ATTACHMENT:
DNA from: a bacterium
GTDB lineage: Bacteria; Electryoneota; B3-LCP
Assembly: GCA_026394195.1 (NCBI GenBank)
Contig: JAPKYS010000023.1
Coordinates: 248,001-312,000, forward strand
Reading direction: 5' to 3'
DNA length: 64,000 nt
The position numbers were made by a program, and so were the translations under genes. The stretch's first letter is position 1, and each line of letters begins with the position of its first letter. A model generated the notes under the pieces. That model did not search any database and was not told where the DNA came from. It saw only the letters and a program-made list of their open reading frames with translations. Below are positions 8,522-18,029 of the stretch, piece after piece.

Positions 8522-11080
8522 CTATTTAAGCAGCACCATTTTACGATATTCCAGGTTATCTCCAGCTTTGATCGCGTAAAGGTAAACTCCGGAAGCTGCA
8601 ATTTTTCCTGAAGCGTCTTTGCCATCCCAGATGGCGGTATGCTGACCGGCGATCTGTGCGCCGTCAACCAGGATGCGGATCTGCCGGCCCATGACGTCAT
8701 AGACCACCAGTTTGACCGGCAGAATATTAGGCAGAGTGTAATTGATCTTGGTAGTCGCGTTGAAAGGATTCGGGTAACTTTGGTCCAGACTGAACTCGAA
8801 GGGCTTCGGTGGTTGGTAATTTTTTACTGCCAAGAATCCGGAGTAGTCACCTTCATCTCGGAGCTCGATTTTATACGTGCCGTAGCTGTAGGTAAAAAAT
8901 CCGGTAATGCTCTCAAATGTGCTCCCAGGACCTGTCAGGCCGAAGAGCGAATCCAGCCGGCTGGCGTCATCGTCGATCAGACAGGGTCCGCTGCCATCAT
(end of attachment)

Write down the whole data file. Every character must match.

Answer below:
DNA from: a bacterium
GTDB lineage: Bacteria; Electryoneota; B3-LCP
Assembly: GCA_026394195.1 (NCBI GenBank)
Contig: JAPKYS010000023.1
Coordinates: 248,001-312,000, forward strand
Reading direction: 5' to 3'
DNA length: 64,000 nt
The position numbers were made by a program, and so were the translations under genes. The stretch's first letter is position 1, and each line of letters begins with the position of its first letter. A model generated the notes under the pieces. That model did not search any database and was not told where the DNA came from. It saw only the letters and a program-made list of their open reading frames with translations. Below are positions 8,522-18,029 of the stretch, piece after piece.

Positions 8522-11080
8522 CTATTTAAGCAGCACCATTTTACGATATTCCAGGTTATCTCCAGCTTTGATCGCGTAAAGGTAAACTCCGGAAGCTGCA
8601 ATTTTTCCTGAAGCGTCTTTGCCATCCCAGATGGCGGTATGCTGACCGGCGATCTGTGCGCCGTCAACCAGGATGCGGATCTGCCGGCCCATGACGTCAT
8701 AGACCACCAGTTTGACCGGCAGAATATTAGGCAGAGTGTAATTGATCTTGGTAGTCGCGTTGAAAGGATTCGGGTAACTTTGGTCCAGACTGAACTCGAA
8801 GGGCTTCGGTGGTTGGTAATTTTTTACTGCCAAGAATCCGGAGTAGTCACCTTCATCTCGGAGCTCGATTTTATACGTGCCGTAGCTGTAGGTAAAAAAT
8901 CCGGTAATGCTCTCAAATGTGCTCCCAGGACCTGTCAGGCCGAAGAGCGAATCCAGCCGGCTGGCGTCATCGTCGATCAGACAGGGTCCGCTGCCATCAT